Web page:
Article

In vivo two-photon imaging reveals monocyte-dependent neutrophil extravasation during pulmonary inflammation.

Department of Pathology and Immunology, Washington University, St. Louis, MO 63110, USA.
Proceedings of the National Academy of Sciences (Impact Factor: 9.81). 10/2010; 107(42):18073-8. DOI: 10.1073/pnas.1008737107
Source: PubMed

ABSTRACT Immune-mediated pulmonary diseases are a significant public health concern. Analysis of leukocyte behavior in the lung is essential for understanding cellular mechanisms that contribute to normal and diseased states. Here, we used two-photon imaging to study neutrophil extravasation from pulmonary vessels and subsequent interstitial migration. We found that the lungs contained a significant pool of tissue-resident neutrophils in the steady state. In response to inflammation produced by bacterial challenge or transplant-mediated, ischemia-reperfusion injury, neutrophils were rapidly recruited from the circulation and patrolled the interstitium and airspaces of the lung. Motile neutrophils often aggregated in dynamic clusters that formed and dispersed over tens of minutes. These clusters were associated with CD115(+) F4/80(+) Ly6C(+) cells that had recently entered the lung. The depletion of blood monocytes with clodronate liposomes reduced neutrophil clustering in the lung, but acted by inhibiting neutrophil transendothelial migration upstream of interstitial migration. Our results suggest that a subset of monocytes serve as key regulators of neutrophil extravasation in the lung and may be an attractive target for the treatment of inflammatory pulmonary diseases.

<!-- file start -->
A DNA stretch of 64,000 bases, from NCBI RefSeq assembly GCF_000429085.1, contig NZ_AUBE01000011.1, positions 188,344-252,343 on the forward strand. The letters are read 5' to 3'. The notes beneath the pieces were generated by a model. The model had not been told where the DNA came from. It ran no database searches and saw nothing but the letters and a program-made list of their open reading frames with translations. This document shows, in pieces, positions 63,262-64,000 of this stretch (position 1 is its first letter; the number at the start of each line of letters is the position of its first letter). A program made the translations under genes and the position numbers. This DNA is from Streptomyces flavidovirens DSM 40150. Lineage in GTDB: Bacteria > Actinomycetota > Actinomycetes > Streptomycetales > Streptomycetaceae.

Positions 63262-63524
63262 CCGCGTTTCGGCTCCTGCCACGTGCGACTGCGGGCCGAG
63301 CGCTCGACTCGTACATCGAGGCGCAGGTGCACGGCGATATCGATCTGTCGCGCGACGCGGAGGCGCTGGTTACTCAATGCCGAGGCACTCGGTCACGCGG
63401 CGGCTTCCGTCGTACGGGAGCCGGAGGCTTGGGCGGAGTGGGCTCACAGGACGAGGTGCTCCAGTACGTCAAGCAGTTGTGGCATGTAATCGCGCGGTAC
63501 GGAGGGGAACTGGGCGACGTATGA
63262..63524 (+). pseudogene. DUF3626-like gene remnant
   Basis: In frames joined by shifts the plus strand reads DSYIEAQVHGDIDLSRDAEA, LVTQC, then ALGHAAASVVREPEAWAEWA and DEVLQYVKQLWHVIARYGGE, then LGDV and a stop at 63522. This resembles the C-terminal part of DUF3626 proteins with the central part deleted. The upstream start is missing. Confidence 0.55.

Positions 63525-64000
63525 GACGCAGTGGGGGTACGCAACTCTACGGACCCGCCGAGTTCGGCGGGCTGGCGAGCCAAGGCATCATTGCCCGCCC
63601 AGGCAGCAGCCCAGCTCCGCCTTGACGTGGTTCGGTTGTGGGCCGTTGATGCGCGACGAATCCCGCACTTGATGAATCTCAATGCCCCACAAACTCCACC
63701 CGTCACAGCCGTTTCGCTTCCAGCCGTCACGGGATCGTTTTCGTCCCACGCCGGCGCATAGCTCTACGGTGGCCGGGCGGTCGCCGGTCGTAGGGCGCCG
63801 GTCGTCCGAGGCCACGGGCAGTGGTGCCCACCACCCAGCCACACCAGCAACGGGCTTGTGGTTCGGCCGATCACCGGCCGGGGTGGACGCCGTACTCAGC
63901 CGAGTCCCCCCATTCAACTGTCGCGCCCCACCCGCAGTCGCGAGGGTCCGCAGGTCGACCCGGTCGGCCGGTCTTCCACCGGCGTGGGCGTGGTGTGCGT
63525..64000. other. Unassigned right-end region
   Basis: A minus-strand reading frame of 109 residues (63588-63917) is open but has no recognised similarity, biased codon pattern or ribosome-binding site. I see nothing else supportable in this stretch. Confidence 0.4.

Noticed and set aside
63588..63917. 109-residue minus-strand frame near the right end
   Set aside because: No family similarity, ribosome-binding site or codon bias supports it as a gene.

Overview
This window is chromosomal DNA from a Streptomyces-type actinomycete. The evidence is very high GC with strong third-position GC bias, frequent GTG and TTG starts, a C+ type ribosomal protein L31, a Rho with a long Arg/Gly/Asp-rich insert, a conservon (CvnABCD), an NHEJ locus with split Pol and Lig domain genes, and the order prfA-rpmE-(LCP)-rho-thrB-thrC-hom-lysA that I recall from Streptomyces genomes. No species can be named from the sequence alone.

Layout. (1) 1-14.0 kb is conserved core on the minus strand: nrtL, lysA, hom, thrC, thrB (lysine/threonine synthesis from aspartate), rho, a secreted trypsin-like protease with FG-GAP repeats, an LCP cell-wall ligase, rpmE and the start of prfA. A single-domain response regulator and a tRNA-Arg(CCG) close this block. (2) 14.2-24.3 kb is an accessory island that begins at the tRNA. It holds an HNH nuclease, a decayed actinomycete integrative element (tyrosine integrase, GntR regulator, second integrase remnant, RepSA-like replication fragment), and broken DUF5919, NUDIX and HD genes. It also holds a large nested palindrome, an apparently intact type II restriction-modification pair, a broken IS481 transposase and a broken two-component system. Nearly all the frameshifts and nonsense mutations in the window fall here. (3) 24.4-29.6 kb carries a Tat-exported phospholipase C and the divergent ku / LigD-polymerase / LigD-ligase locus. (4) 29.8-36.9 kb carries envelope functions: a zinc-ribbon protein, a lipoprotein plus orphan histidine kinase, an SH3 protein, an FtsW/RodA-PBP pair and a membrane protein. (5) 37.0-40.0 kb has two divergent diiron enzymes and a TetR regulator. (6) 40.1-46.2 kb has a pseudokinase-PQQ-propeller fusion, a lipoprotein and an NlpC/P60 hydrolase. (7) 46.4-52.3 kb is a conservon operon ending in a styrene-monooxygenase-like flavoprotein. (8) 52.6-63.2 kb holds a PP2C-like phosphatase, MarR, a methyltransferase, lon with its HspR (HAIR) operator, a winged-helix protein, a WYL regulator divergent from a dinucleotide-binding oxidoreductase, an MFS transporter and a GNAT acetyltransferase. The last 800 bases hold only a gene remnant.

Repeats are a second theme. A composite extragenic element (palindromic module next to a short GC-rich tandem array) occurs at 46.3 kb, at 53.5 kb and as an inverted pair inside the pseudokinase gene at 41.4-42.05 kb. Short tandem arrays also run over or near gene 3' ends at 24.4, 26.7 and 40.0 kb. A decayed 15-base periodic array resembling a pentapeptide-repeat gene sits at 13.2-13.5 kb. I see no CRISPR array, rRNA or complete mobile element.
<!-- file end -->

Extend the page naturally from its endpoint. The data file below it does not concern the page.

Full-text

Available from: Baomei Wang, May 05, 2015
0 Followers
 · 
139 Views
  • [Show abstract] [Hide abstract]
    ABSTRACT: Innate immunity is increasingly recognized as a major player in transplantation. In addition to its role in inflammation in the early post-transplant period, innate immunity shapes the differentiation of cells of adaptive immunity, with a capacity to promote either rejection or tolerance. Emerging data indicate that innate allorecognition, a characteristic previously limited to lymphocytes, is involved in allograft rejection. This review briefly summarizes the physiology of each component of the innate immune system in the context of transplantation and presents the current or promising therapeutic applications, such as cellular, anticomplement and anticytokine therapies.